Posted on 6 Comments

Snow & Ice on Great Bay

A partially sunny afternoon with temperatures in the 20’s made it a nice day to paint on Great Bay.  This is a 6,000 acre salt water bay and one of my favorite places to paint along the seacoast.
It is one of the largest estuaries on the Atlantic Coast and at 10 miles inland is one of the most recessed. It is an amazing place.
I’m setting aside a day each week meeting up with a few friends to paint. This is a change for me. I often paint alone, wandering from spot to spot.  I usually paint out of the back of my car if possible. 

This takes a little more planning and I like the new locations, perspectives and painting gear I am exposed to by painting with others. Todd Bonita and I painted together this day.

I was using my 8×10 light weight set up. I wanted everything to fit into one medium sized back pack as we were walking in a short distance to our location. This is Judson’s 8×10 pochade box. 

Todd is trying out new equipment.  This is his half size French easel. He carries his paints, brushes and medium in a small wooden box.

A brand new addition that he was testing this day was a Richeson French Mistress;  an expanding palette that triples your mixing space. Or you can also use it like a table top and park brushes and small gear on it….

True to the nature of experimenting I did my sketch with a different medium than the ink or cool gray markers I usually use. This day I used charcoal pencil. I noticed that Phillip Koch does plein air sketches in charcoal so I thought I’d try it for a change.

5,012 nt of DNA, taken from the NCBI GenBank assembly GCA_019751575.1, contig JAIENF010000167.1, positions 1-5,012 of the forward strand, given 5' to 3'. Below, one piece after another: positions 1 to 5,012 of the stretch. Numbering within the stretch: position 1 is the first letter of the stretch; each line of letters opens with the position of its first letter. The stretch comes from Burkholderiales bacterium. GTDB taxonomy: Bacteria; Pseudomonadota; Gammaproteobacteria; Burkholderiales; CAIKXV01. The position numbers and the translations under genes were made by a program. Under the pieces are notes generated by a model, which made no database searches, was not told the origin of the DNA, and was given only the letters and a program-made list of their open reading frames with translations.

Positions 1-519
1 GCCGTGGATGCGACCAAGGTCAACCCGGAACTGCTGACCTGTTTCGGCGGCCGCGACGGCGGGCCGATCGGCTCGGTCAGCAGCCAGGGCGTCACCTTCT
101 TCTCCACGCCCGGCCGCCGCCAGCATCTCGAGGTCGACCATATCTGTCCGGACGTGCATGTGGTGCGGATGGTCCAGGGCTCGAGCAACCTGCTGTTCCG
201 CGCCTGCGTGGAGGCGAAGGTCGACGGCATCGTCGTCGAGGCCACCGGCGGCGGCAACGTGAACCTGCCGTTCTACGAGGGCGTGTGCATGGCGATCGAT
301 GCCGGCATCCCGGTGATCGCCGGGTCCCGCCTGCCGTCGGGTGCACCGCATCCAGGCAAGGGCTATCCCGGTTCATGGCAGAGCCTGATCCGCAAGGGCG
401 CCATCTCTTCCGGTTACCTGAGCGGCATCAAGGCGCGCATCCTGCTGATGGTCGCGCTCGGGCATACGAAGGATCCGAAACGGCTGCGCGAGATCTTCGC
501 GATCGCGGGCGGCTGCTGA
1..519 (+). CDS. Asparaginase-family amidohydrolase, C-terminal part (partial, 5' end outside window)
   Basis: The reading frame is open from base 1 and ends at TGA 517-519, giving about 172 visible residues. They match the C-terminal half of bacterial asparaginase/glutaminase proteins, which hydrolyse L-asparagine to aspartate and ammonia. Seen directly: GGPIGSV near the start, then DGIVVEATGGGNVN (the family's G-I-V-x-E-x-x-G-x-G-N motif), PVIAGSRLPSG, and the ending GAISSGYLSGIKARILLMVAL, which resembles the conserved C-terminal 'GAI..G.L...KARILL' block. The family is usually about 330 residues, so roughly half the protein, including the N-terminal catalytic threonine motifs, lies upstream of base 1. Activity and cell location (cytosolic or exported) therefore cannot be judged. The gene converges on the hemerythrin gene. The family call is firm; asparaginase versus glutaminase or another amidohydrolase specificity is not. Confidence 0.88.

Todd was testing an expandable view finder that he could adjust to the ratio of the exact size of panel he was using. 

I keyed in my painting and blocked in my darks and masses in the approximate chroma, value and temperature I decided on. 

 I am using a limited palette of titanium white, cadmium lemon, cadmium red, french ultramarine and burnt sienna for my sketch.

I set up facing toward the sun so my panel would cast a shadow on my palette and keep my panel and paints in the same lighting conditions. 

Its hard enough painting with all that snow bouncing the light all around so I didn’t want to add direct sunlight to the mix. Here’s the 8×10 sketch, oil on canvas panel. Todd kept working away till dusk.
I’ve got a new paint I’m going to try – underpainting white. Todd was using it and it was setting up really fast, even in the cold temperatures.
Of course the best colors showed up as the sun went down and each phase only lasted for about 3 minutes. 
Next week we are thinking of setting up and painting a pile of (5×7’s and 6×8’s) 10 min sketches to capture the color changes as they occur.  This should be fun and doable with enough premixed colors waiting to be used….stay posted !

6 thoughts on “Snow & Ice on Great Bay

  1. Great photos and post…that last photo is really beautiful..look at that deep blue in the snow, wow! It was really fun…next week I’m treating with throw away hand warmers.

  2. I really like your work a lot, Mary. I am a student of Todd’s. Your blogs are great. I’m learning a lot from your sketch techniques! (pat n.)

  3. So beautiful! You guys are brave.

  4. Thanks Todd! It was great to paint on Great Bay- such a beautiful place.

  5. Thank you Pat! I’m happy you are learning a lot. I’ll be offering some sketchbook plein air classes in the spring and summer. I’ll post those dates here and on my website. I’m amazed at the great sketchers out there – some awesome work!

  6. Dear Lady guerrilla, Yes, magnificent! If you thought we were brave to do this… wait till you see what I have for everyone next week…

Leave a Reply

Your email address will not be published. Required fields are marked *

Time limit is exhausted. Please reload CAPTCHA.

This site uses Akismet to reduce spam. Learn how your comment data is processed.